A pressing list of divergences of type would support any defense of such an early dating of the painting, but for the sake of brevity let us consider only the clearest evidence of stylistic convergence, starting with the Blessing of Jacob of the Harrach Gallery at Schloss Rohrau, truly a sister-painting to the one shown here in light of the persistent influence of Ribera, not to mention the somatic similarities in the face of Rebecca and that of the old woman kneeling on the left of the Thyssen painting, or of those between the face of Isaac and that of the white-bearded man placed on the extreme right of The Judgement of Solomon. The insertion of armed men in the background under Solomon’s outstretched arm recalls the equally Riberan insertion of soldiers on the right of the canvas of Esculapius and the Roman Messengers in the Herzog Anton Ulrich Museum in Braunschweig, to which the episode of Circes and Picus serves as a companion piece, in which the face of Circes is closely related to that of Solomon. Useful elements of comparison, particularly in reference to the secondary figures, are also to be found in one of the four canvases at Sant’Evasio a Pedrengo near Bergamo, The Martyrdom of Saint Peter, in which the jailer on the left is of the same type as the ruffian holding the infant by the leg. Focusing our attention on single figures, it is undeniable that the Philosopher in the Kunsthalle in Hamburg with its Riberan folds of flaccid skin, is conceived according to the same standard of naturalism and genre as is the fleshier onlooker who is kneeling on the extreme left of The Judgement.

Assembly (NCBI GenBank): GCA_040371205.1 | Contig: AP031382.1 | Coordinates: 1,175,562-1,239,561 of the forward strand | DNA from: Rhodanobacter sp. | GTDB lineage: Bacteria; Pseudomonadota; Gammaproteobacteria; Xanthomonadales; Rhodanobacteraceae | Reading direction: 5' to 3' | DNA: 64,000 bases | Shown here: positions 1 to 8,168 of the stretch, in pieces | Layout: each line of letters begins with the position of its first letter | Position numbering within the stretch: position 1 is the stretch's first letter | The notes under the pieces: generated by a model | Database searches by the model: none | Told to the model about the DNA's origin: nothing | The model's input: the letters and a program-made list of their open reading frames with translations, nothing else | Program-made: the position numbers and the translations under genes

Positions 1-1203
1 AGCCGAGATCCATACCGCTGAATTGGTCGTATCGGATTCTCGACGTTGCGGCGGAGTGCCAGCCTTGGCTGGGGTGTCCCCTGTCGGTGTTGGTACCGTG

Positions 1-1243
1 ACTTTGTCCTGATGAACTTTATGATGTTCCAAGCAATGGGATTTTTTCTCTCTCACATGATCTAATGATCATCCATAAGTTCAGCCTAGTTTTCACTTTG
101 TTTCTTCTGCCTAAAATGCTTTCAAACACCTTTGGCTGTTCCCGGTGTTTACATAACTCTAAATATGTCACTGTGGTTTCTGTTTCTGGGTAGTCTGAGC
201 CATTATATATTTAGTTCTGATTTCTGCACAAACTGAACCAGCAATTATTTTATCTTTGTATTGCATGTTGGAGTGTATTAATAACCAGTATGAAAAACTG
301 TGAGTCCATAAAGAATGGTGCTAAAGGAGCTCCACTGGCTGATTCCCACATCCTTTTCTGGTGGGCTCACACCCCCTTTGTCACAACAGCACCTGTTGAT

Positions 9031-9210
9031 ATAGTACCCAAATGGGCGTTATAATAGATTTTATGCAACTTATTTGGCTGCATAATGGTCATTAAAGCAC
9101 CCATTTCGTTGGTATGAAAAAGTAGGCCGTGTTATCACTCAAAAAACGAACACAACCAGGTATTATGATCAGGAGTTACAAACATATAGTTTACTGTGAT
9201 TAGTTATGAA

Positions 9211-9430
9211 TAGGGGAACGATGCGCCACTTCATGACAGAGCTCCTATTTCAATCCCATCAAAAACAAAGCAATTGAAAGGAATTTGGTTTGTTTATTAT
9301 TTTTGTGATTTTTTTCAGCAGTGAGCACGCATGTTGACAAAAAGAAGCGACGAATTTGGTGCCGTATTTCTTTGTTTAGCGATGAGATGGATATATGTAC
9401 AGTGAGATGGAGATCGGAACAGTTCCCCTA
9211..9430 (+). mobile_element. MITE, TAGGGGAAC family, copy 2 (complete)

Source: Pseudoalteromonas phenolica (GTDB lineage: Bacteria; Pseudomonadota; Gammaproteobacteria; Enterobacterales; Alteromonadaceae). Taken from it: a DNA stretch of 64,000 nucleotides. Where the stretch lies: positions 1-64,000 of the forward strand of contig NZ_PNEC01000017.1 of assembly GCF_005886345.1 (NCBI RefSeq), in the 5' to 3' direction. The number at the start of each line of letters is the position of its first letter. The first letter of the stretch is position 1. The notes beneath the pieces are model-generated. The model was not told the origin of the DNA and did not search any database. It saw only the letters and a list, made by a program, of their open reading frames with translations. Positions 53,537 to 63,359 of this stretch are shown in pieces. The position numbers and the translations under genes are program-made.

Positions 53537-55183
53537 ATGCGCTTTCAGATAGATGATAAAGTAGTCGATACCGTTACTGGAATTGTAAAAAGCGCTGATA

Overall, the date of this picture appears to conform, at least according to an analysis of its parts if not of the whole, to that of works closely linked to Ribera‘s influence of the early 1650s, to which we can add the Death of Seneca in the Bayerische Gemäldesammlungen in Munich, the Lot and his Daughters (in which the daughter on the left reminds the mother standing on the left in our picture), and the Saint Sebastian attended by the Pious Women (in which the woman kneeling also echoes the type of the standing Thyssen mother) in the Staatliche Kunstsammlungen in Dresden.